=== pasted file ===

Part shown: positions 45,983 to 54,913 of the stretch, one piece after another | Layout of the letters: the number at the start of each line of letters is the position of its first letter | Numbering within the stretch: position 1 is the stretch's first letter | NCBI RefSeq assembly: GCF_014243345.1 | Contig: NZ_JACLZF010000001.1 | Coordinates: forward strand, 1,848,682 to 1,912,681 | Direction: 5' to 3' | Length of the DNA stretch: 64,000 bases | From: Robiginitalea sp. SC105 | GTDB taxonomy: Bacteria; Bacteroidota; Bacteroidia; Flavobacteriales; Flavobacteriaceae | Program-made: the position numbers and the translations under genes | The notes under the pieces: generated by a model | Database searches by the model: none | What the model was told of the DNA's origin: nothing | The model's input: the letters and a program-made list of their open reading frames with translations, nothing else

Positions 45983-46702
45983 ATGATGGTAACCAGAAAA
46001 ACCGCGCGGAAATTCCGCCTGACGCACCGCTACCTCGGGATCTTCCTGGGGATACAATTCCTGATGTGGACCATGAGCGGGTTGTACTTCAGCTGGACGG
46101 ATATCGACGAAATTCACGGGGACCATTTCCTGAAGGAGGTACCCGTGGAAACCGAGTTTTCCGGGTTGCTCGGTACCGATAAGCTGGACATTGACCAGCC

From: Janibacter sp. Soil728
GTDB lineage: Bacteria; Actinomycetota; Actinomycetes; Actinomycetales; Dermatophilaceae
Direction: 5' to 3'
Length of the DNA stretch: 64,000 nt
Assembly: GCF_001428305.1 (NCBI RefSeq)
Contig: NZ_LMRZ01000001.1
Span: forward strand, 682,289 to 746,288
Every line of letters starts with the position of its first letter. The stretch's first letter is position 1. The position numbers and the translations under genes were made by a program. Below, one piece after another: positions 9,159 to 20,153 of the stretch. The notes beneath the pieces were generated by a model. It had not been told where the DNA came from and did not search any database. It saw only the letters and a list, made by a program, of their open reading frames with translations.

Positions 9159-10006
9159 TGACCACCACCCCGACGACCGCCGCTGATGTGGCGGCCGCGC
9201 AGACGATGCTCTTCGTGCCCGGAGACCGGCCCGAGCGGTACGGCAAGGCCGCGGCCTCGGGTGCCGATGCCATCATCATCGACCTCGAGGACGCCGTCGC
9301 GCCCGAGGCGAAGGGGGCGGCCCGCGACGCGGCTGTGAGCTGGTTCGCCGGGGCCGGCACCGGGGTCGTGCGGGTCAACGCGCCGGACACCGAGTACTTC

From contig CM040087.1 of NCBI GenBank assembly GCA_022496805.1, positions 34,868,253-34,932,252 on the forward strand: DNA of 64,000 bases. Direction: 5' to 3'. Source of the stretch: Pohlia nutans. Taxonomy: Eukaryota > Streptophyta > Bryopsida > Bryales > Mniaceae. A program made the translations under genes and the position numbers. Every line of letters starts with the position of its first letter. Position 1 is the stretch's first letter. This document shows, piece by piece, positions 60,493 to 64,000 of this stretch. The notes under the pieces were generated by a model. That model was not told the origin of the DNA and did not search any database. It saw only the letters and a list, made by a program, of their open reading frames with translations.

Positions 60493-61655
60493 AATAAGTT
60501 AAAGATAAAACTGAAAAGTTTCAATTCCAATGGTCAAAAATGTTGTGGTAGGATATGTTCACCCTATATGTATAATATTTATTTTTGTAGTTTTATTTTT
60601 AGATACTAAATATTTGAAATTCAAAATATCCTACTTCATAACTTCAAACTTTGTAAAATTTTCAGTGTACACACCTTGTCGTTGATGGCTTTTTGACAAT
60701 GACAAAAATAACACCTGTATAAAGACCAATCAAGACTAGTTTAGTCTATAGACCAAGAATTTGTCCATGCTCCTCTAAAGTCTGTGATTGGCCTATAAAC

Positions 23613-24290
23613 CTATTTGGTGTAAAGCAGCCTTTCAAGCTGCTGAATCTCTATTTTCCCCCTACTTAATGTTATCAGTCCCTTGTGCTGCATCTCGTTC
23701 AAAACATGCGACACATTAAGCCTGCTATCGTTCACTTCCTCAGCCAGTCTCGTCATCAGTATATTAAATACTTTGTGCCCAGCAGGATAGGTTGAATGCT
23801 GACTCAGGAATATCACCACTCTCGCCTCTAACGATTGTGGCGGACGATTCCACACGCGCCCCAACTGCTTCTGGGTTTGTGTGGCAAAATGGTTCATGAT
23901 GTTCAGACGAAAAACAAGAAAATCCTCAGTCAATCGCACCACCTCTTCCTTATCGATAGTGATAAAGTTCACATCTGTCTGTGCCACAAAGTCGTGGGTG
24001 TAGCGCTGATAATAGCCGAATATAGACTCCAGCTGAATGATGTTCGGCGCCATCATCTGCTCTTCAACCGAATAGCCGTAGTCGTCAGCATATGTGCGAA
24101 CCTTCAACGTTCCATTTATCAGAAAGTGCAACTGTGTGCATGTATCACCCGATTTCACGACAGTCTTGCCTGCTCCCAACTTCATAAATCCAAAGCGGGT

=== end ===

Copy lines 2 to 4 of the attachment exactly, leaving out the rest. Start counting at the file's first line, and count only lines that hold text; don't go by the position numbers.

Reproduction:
Positions 45983-46702
45983 ATGATGGTAACCAGAAAA
46001 ACCGCGCGGAAATTCCGCCTGACGCACCGCTACCTCGGGATCTTCCTGGGGATACAATTCCTGATGTGGACCATGAGCGGGTTGTACTTCAGCTGGACGG